For many patients with advanced cancer, weight loss and muscle wasting (cachexia) are prominent features of disease. While decreased appetite and food aversion do occur in cancer, this particular form of weight loss is somewhat different from that of starvation or caloric restriction.
Instead, the chronic inflammation associated with cancer truly drives this process. Inflammation results in severe metabolic derangements and high basal energy expenditure that leads to a disproportionate degree of muscle wasting (Evans, Clin Nutr, 2008). This phenomenon is called the anorexia-cachexia syndrome, which can occur with varying degrees of severity.
It is no surprise that patients who experience cancer-related weight loss and cachexia often report higher levels of distress and worse quality of life and functional status (Capuano, Support Care Cancer, 2010; Morishita, Support Care Cancer, 2012). Furthermore, cancer-related weight loss and cachexia portend a poor prognosis independent of disease stage, tumor grade, and patient functional status (Dewys, Am J Med, 1980).
The current interventions for anorexia-cachexia syndrome are only minimally effective. Part of the problem is that therapies aim at restoring caloric intake, which does nothing to ameliorate the metabolic derangements characteristic of this disease process (Ovesen, J Clin Oncol, 1993).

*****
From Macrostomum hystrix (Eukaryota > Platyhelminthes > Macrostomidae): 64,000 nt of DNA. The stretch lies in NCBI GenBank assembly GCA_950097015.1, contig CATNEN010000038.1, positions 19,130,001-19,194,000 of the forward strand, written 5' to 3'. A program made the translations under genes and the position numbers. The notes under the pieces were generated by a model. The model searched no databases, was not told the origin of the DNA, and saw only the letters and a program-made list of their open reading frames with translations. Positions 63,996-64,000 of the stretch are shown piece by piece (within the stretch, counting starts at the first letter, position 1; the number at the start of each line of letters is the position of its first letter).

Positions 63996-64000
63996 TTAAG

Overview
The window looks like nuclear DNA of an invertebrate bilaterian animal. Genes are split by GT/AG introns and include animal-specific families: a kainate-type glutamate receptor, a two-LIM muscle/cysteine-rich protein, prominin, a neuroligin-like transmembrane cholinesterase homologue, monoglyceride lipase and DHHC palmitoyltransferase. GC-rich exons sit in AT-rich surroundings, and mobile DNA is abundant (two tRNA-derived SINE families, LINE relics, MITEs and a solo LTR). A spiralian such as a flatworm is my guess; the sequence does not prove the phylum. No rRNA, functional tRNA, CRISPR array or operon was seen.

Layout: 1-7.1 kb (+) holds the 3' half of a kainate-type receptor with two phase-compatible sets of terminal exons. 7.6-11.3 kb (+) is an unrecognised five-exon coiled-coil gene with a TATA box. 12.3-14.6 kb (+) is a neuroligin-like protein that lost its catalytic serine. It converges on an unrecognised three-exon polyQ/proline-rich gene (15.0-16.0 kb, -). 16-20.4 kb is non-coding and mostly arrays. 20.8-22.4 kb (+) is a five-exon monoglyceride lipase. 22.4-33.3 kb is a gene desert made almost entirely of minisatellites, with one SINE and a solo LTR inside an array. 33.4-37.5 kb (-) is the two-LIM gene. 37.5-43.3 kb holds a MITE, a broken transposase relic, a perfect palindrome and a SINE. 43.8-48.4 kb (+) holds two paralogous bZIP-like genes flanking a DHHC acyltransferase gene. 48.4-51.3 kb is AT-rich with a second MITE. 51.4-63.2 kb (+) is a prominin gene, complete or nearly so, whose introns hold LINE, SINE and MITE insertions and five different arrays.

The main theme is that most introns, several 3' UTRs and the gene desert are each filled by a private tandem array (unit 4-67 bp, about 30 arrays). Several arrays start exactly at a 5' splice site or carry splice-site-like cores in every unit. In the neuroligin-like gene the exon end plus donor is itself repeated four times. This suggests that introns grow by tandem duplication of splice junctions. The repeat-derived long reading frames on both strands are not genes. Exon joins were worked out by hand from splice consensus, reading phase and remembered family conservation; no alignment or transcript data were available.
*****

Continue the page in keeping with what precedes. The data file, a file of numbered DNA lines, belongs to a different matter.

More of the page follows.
Nutritional supplementation and lifestyle modifications aimed at improving appetite are attempted first, followed by pharmacologic intervention. The most common drug classes used for cancer-related weight loss are corticosteroids and progesterone analogs, both of which come with their own set of side effects (Ruiz Garcia, Cochrane Database Syst Rev, 2013; Oray, Expert Opin Drug Safe, 2016).
Early studies and common anecdotal reports have suggested that cannabis stimulates appetite and increases caloric intake in healthy individuals (Foltin, Pharmacol Biochem Behav 1986; Vickers, Curr Drug Targets, 2005). For this reason, cannabis was hypothesized to be beneficial in the anorexia-cachexia syndrome. However, clinical trials to date have been conflicting and inconclusive. In one trial, cannabis extract and THC did not significantly improve appetite or patient quality of life compared to placebo (Strasser, J Clin Oncol, 2006), while in another, dronabinol was shown to be inferior to megestrol acetate, a progesterone analog (Jatoi, J Clin Oncol, 2002).
Meanwhile, a different randomized, placebo-controlled trial indicated that THC did improve certain quality of life measures, such as sleep and relaxation. Additionally, THC improved patient perception of food taste, appetite, and protein calories consumed (Brisbois, Ann Oncol, 2011).
Despite this lack of quality evidence, preclinical studies still indicate that cannabinoids may be beneficial in treating the anorexia-cachexia syndrome due to their interaction with brain areas involved in food reward and appetite (Fride, Exp Biol Med, 2005). Further preclinical and clinical data is greatly needed.